http://www.silencerresearch.com/manufacturers_numbers.htm

http://tvtropes.org/pmwiki/pmwiki.php/UsefulNotes/Silencers

FLNext
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TJC: I'm not sure I

TJC:

I'm not sure I understand the fourth amendment violation where a surveillance camera spins toward someone who, in a public place, or visible from a public place, fires a shot.

Under the circumstances you describe I would agree that there is no privacy violation (though I am not a fan of surveillance cameras, generally). My concern is the potential use of the system when neither a gunshot nor probable cause exist. For example, to listen to a conversation between people walking along a sidewalk who look "suspicious." Maybe I need to don my tinfoil hat.

thejohnchapman
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There's no need to have fancy

There's no need to have fancy surveillance stuff to do THAT. A 70s era parabolic mike will do the trick.

Tom C
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These are extremely capable

These are extremely capable audio sensors.

If they were developed, they could. My understanding is that now they are programmed to the particular signature of a shot, and in almost no shooting incidents is a silencer involved. These are designed to get information on certain types of crime.

I agree with your point, though, that there is danger in turning us into a society where we are constantly monitored by the authorities. The potential for abuse is almost unlimited. Also, as we increase the police force, we have more people monitoring us even more closely. That is one of the great complaints about Communist societies, there were political eyes and ears everywhere.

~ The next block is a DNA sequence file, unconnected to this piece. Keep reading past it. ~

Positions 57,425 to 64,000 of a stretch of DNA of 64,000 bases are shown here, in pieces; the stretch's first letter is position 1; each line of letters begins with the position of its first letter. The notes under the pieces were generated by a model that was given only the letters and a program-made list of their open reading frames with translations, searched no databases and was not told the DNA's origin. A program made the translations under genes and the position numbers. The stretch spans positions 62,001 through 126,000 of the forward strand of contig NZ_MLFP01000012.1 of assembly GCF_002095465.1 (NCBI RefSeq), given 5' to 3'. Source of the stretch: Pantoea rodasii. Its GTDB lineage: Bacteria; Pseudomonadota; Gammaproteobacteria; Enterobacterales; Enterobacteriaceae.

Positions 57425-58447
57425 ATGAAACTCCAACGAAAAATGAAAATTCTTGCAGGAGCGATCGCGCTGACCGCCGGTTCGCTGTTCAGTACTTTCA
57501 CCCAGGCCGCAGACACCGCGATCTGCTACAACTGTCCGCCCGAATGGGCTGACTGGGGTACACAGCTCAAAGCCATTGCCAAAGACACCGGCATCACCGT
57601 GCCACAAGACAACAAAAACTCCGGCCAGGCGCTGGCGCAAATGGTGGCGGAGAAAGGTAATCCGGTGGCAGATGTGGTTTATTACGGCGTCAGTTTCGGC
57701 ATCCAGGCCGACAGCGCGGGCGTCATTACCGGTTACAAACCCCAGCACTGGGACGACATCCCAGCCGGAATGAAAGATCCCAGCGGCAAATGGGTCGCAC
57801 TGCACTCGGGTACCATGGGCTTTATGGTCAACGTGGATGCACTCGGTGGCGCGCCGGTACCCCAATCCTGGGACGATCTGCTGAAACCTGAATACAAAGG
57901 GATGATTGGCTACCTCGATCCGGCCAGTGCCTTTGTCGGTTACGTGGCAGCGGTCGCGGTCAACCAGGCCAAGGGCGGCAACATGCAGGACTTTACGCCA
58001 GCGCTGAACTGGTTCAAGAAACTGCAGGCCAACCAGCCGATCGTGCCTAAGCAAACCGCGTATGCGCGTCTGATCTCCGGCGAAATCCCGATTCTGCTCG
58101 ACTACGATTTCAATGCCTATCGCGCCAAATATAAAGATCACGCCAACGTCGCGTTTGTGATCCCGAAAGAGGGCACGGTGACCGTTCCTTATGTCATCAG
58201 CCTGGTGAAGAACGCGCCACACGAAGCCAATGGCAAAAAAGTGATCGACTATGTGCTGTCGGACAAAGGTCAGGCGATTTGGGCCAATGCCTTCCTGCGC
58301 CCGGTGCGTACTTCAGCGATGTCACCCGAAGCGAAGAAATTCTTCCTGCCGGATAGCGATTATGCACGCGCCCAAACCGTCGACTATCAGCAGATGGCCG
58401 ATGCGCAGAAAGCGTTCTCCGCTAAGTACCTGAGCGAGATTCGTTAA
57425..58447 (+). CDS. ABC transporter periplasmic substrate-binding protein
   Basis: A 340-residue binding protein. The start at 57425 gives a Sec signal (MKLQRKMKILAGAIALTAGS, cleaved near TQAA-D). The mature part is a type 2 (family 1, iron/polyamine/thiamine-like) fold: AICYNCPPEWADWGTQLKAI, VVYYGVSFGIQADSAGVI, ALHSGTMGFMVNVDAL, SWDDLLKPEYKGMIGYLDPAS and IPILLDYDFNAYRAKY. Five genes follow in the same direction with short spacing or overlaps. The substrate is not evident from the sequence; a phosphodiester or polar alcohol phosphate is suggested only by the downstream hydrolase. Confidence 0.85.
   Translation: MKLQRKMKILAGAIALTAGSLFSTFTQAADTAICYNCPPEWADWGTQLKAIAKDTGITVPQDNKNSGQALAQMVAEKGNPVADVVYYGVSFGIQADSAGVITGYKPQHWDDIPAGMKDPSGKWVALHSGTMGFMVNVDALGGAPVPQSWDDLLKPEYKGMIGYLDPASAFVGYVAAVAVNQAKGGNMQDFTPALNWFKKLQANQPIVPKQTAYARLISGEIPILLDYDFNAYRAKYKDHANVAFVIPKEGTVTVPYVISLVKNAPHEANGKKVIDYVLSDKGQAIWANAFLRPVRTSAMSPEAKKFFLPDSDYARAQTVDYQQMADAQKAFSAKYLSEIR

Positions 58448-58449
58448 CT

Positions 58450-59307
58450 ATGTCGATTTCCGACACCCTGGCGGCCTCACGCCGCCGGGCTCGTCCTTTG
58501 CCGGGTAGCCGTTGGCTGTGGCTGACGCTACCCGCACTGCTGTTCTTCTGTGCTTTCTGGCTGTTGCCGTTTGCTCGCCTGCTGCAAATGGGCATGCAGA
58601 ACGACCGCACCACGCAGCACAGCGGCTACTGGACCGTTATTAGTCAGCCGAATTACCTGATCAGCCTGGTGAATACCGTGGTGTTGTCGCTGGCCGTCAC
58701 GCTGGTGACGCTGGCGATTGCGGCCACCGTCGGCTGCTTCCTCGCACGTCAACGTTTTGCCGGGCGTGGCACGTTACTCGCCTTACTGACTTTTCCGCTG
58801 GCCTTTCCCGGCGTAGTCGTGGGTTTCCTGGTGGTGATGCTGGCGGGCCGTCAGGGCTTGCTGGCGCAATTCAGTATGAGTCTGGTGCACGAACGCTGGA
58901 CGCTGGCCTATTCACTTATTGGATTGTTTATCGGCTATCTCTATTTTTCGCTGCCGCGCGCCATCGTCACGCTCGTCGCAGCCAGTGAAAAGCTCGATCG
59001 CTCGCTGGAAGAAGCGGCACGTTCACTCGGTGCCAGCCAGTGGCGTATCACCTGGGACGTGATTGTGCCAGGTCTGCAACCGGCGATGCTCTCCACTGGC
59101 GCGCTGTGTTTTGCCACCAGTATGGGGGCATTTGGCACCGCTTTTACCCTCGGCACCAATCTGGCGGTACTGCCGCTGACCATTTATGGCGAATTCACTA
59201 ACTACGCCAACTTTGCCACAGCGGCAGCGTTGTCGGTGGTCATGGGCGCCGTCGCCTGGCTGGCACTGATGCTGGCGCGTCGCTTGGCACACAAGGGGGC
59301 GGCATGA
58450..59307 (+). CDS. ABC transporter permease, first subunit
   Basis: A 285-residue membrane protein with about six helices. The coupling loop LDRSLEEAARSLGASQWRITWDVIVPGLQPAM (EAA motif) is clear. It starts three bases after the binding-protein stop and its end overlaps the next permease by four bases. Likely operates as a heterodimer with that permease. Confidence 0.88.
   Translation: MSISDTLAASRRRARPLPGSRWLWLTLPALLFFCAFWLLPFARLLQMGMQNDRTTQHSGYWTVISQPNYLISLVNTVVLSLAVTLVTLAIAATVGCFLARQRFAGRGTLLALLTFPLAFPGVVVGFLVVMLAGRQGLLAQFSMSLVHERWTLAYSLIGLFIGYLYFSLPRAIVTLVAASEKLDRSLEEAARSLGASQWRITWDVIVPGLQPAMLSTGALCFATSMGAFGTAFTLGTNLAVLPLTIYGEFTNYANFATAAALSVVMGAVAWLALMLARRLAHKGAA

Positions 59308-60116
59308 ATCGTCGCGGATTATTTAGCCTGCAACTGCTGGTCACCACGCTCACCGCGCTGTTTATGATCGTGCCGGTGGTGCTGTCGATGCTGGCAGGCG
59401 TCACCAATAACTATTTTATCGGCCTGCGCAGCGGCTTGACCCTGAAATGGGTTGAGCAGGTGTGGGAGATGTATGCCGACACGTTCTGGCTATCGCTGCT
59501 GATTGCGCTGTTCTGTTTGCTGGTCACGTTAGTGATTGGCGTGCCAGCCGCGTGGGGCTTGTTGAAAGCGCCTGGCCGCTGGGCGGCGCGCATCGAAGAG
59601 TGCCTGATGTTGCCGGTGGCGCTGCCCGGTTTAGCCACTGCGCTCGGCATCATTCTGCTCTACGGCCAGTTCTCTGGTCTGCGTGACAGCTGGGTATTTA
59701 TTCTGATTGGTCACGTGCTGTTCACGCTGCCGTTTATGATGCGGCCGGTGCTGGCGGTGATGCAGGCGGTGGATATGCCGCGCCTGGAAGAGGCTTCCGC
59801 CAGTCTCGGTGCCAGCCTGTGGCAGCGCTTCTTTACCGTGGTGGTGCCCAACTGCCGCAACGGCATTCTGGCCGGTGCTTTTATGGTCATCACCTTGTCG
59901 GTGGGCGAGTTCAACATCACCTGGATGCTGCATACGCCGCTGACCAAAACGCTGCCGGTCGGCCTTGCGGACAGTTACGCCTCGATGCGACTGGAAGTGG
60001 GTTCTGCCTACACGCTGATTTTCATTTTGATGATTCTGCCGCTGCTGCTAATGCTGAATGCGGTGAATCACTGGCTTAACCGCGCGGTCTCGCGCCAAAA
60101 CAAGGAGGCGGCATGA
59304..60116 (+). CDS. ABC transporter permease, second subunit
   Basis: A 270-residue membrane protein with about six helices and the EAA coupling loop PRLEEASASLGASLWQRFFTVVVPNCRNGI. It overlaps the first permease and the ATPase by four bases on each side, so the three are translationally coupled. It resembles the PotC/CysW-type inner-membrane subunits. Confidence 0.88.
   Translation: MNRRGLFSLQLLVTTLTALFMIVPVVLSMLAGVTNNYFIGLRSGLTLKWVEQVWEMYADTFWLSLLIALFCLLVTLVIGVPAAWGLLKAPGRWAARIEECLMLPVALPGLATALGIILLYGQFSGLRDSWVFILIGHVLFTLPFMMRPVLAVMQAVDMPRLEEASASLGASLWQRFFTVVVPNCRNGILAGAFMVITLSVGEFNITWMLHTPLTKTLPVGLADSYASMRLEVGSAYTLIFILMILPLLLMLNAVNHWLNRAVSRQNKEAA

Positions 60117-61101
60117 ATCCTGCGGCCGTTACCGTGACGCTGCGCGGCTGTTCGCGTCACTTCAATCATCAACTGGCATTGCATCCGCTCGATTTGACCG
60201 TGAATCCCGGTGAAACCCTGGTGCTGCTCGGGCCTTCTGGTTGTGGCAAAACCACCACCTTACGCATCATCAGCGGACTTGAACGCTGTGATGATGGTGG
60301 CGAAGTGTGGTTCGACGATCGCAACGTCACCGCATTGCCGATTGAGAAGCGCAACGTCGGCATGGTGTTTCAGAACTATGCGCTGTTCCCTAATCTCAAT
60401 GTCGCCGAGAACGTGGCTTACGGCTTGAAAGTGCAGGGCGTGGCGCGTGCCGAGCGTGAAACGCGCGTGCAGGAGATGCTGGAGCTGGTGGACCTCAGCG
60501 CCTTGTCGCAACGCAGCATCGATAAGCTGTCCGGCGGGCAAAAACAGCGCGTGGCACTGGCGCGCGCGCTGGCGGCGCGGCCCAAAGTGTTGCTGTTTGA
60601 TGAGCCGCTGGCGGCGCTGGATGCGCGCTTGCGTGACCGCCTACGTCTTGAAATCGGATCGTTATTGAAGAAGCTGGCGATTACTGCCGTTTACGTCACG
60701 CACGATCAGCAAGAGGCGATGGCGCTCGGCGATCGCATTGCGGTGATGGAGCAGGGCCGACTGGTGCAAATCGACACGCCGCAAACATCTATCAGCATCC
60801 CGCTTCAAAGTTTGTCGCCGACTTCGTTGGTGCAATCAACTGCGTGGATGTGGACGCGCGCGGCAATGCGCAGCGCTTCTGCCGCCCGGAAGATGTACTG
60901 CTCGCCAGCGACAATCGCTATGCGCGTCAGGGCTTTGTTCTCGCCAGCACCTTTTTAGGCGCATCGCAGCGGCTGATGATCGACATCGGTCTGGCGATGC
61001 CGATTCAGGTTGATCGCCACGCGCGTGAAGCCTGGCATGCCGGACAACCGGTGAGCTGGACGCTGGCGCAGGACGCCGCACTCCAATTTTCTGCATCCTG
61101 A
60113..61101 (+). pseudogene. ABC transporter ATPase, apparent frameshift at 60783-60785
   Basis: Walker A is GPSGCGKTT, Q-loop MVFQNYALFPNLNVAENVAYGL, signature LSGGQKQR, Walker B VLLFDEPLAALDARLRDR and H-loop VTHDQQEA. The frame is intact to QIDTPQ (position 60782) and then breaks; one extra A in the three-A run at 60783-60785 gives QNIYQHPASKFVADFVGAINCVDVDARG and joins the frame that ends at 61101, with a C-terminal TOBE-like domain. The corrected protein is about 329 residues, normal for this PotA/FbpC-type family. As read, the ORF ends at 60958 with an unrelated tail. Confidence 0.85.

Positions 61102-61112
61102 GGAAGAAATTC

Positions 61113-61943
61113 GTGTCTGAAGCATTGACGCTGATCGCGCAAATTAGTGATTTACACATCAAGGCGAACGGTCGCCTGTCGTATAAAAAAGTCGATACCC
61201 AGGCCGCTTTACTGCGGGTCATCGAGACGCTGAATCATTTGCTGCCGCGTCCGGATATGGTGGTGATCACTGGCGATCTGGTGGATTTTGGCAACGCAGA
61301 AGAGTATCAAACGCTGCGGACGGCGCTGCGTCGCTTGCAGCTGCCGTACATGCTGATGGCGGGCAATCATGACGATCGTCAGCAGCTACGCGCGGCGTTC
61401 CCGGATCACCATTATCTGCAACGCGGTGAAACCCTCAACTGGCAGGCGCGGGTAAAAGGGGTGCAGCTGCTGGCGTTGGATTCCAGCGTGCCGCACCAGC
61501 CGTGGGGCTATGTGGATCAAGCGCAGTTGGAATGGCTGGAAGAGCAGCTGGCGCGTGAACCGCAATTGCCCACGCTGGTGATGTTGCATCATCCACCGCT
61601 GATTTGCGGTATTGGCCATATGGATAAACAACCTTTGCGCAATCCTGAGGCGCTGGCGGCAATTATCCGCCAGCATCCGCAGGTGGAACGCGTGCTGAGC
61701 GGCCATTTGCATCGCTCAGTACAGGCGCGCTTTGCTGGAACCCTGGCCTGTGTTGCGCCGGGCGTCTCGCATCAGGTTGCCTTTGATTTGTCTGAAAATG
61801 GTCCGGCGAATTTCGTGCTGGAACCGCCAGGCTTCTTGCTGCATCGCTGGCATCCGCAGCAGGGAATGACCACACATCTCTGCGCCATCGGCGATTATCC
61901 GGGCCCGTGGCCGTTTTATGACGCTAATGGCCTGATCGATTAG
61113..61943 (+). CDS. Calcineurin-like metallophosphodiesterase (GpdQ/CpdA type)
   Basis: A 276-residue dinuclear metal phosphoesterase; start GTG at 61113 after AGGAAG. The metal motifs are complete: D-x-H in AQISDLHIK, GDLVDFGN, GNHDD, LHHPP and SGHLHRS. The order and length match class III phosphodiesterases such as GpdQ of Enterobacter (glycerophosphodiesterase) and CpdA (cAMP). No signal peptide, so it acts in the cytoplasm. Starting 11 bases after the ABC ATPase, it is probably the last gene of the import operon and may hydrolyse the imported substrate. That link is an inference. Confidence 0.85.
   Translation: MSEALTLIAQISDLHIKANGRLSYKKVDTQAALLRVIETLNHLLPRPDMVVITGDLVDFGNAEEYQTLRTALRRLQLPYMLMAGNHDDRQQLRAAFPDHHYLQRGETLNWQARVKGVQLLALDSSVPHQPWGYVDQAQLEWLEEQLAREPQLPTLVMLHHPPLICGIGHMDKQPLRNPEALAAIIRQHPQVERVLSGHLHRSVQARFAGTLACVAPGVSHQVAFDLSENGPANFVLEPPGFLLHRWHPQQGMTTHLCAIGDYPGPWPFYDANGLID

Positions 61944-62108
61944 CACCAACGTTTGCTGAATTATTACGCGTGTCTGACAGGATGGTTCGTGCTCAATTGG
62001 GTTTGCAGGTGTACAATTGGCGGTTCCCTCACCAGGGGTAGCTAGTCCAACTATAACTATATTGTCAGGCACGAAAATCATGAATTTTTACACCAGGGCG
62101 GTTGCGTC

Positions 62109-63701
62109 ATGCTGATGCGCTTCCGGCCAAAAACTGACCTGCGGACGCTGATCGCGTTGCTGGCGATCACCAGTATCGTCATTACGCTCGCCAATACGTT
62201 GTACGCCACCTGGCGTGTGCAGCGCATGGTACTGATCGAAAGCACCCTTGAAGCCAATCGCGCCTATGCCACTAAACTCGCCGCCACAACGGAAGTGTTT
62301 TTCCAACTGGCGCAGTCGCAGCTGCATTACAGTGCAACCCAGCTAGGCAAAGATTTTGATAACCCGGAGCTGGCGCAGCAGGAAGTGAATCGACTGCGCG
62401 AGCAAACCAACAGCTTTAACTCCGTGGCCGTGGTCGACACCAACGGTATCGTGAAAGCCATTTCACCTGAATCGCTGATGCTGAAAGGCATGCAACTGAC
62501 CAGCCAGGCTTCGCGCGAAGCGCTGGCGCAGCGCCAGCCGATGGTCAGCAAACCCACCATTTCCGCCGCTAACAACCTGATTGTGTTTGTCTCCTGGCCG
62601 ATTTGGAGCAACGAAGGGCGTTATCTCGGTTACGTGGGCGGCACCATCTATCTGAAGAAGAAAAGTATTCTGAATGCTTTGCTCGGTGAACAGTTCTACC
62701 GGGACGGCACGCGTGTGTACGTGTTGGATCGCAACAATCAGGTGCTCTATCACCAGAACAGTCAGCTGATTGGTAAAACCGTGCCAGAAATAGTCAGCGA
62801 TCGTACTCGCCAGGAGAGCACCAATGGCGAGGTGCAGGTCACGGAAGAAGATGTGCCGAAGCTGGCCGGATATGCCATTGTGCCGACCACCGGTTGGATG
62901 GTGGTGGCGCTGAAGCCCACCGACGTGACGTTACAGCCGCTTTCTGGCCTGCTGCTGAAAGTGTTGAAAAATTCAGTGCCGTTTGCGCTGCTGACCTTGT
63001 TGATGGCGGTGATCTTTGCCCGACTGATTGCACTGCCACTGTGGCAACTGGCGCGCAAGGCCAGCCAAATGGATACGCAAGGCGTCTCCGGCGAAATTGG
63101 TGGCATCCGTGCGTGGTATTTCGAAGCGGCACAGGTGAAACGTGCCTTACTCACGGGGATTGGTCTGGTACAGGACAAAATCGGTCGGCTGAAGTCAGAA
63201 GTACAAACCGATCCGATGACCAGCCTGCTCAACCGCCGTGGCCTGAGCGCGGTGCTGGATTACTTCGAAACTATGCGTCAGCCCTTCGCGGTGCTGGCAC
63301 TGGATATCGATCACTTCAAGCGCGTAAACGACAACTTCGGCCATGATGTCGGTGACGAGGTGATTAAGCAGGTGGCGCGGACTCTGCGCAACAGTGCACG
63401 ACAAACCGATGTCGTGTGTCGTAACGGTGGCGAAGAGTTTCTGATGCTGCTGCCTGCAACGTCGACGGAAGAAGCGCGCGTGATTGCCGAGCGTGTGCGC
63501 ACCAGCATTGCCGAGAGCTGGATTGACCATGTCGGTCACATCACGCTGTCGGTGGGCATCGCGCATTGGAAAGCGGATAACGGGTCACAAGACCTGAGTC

You wouldn't want a child that was regimented and perfect, it would be un-natural. The same for a society.

There should be a little chaos and disorder. It's healthy.

Bruce Libby
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Fortunately or unfortunately

Fortunately or unfortunately the equipment is really not the issue. It is the menatlity behind its' use and the judgement of command in implementing its' use. I share the same concern about it and recognize there is a downside that it has to be used if you have it !
In Maine few departments can deploy this function quickly outside of larger departments which is probably a good thing the vast majority of incidents where used are not responding to active action in most cases situations following a initial event like shooting from a suspect etc.. Whether the responce causes that is open to debate,but if it is then the offender has committed a big mistake.

On the humorous side there was a career criminal from Portland who was the subject of a barricaded suspect incident in So. Portland!
After arrest and return to MCC subject well known to us related that it was a hoot seeing the hoiuse surrounded all night etc..!
After all the truth was I wasn't dangerous,"I only wanted to use up my drugs before surrending"!
I believe we are very fortunate that the use of these tactics in Maine are used very sparingly and judicailly.